Italy’s League and 5 Star are two of the many political movements around Europe riding the antiestablishment wave. Their radical spending and tax-cutting ideas and their demands for greater national sovereignty within the EU are testing Europe’s existing order — including its process of financial healing from the crisis era.
Having spent recent years trying to write down their mountain of bad loans, Italian banks this year had started to embark on new lending. But that effort has been hampered by repeated financial turbulence of which last week’s was only the most recent. In August total loans to companies and consumers fell to the lowest level for two years, according to data from the Italian Banking Association.
“Banks are restricting credit. They are struggling to deploy their liquidity,” said Mario Ravagnan, chief executive of Ravagnan SpA, an engineering company from near Venice.
The market turmoil is hitting banks’ funding costs and their capital cushions. Yields on Italian bank bonds have shot up this week. On Thursday, a bond maturing in Jan. 2023 from UniCredit SpA, Italy’s biggest bank by assets, yielded 2.67%, compared with just over 1% when first issued early this year.
The cost of insuring against default on $10 million of UniCredit’s debt — like that of Italy’s second-biggest lender, Intesa Sanpaolo SpA — has nearly tripled since the start of the year, in another sign that investors are treating the banks as risky and likely to demand higher interest for future funding. UniCredit and Intesa declined to comment.
Italian banks face heavy borrowing needs in coming months and years. Some need to strengthen their capital buffers to satisfy regulators. The sector also needs to repay some EUR250 billion ($289 billion) of ECB loans that fall due in 2020-21, and funding that can’t all be left until late.
Earlier this year, Banca Carige SpA had to scrap a planned bond sale, blaming “market conditions.” In July the Genoa-based bank received a warning about its thin capital cover from the ECB, which is pushing it to submit a capital plan or consider a merger.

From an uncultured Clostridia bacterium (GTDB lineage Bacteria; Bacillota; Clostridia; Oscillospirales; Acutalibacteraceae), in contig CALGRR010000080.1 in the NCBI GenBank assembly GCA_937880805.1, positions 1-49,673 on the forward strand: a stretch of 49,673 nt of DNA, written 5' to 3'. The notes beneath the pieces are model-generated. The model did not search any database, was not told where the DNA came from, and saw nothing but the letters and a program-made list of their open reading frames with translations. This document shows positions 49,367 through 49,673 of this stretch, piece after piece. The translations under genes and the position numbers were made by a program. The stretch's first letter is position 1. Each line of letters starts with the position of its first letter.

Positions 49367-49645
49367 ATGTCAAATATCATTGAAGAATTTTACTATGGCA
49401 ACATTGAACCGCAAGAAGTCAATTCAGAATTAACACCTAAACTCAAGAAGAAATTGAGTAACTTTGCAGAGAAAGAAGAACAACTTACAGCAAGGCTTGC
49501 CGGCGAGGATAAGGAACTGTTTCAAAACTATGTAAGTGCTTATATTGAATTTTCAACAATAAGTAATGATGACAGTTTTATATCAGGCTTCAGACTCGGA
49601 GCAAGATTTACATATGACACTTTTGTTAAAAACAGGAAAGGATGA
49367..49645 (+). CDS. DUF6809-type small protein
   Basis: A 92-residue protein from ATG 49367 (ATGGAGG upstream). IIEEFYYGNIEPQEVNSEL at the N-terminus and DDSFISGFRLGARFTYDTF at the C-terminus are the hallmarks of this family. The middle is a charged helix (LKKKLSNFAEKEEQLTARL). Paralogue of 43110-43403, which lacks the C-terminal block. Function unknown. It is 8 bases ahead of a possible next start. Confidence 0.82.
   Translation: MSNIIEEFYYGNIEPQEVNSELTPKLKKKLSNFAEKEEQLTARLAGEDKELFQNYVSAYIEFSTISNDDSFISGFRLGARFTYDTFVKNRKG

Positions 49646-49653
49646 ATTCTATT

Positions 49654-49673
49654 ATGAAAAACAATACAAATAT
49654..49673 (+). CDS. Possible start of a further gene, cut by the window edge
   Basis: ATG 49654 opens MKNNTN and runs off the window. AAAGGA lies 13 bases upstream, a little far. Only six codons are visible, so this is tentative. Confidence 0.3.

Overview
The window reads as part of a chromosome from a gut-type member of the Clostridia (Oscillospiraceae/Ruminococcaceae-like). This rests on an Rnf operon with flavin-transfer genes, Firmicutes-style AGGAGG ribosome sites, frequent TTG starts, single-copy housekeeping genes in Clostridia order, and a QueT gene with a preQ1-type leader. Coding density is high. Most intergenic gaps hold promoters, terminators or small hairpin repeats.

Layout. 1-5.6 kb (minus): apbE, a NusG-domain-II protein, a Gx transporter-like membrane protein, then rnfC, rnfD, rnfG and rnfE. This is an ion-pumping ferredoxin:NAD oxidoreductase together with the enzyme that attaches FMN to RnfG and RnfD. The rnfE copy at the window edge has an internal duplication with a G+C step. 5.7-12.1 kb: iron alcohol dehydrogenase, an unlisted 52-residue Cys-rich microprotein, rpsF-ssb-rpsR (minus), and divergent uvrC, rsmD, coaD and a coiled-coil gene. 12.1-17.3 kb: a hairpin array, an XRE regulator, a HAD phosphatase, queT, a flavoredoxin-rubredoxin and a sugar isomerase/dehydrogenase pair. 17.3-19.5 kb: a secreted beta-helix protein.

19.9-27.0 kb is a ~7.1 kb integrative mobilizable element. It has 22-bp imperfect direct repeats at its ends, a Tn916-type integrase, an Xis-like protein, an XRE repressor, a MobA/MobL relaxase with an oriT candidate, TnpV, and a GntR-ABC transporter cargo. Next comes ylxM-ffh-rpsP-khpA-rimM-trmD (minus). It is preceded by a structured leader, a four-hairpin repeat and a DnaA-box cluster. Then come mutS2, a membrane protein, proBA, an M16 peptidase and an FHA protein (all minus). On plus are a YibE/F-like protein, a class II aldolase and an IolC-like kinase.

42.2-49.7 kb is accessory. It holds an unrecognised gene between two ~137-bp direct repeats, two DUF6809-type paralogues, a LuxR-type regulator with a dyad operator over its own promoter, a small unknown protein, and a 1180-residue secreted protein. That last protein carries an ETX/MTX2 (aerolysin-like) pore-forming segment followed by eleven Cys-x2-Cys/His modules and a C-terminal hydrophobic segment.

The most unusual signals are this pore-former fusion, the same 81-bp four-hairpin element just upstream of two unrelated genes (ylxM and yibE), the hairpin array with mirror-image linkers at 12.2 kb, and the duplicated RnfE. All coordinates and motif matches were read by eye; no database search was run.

“Banks need to operate in a stable macro environment, and if the sovereign uncertainty leads to market risk-aversion, the banks will find it more difficult to issue funding at convenient prices — or even issue funding at all,” said Paola Biraschi, an analyst at CreditSights.
The sinking value of Italian government bonds already eroded the core capital of the country’s banks over the summer, according to research by Credit Suisse. Less capital makes banks less able to write down bad loans or make new ones.
Analysts at Morgan Stanley say Banco BPM SpA, Banca Monte dei Paschi di Siena SpA and UBI Banca SpA, among Italy’s biggest lenders, are the most vulnerable because of the size of their exposure to Italian government debt. MPS and Banco BPM declined to comment. UBI said it was cutting its government-bond holdings and remained relaxed about current market turbulence.
Italy’s banking sector holds more government bonds than do its counterparts in Europe’s other major economies. Italian sovereign debt makes up over 10% of total assets at the country’s banks, compared with around 2% in Germany. Italian banks have increased their purchases of government bonds this year while foreign investors have retreated from the market. That leaves the sector ever more exposed if tensions worsen between the EU and Rome’s populist rulers.
“The situation for the banks is really quite dire,” said Tom Kinmouth, fixed-income strategist at ABN Amro Bank.
Source: Dow Jones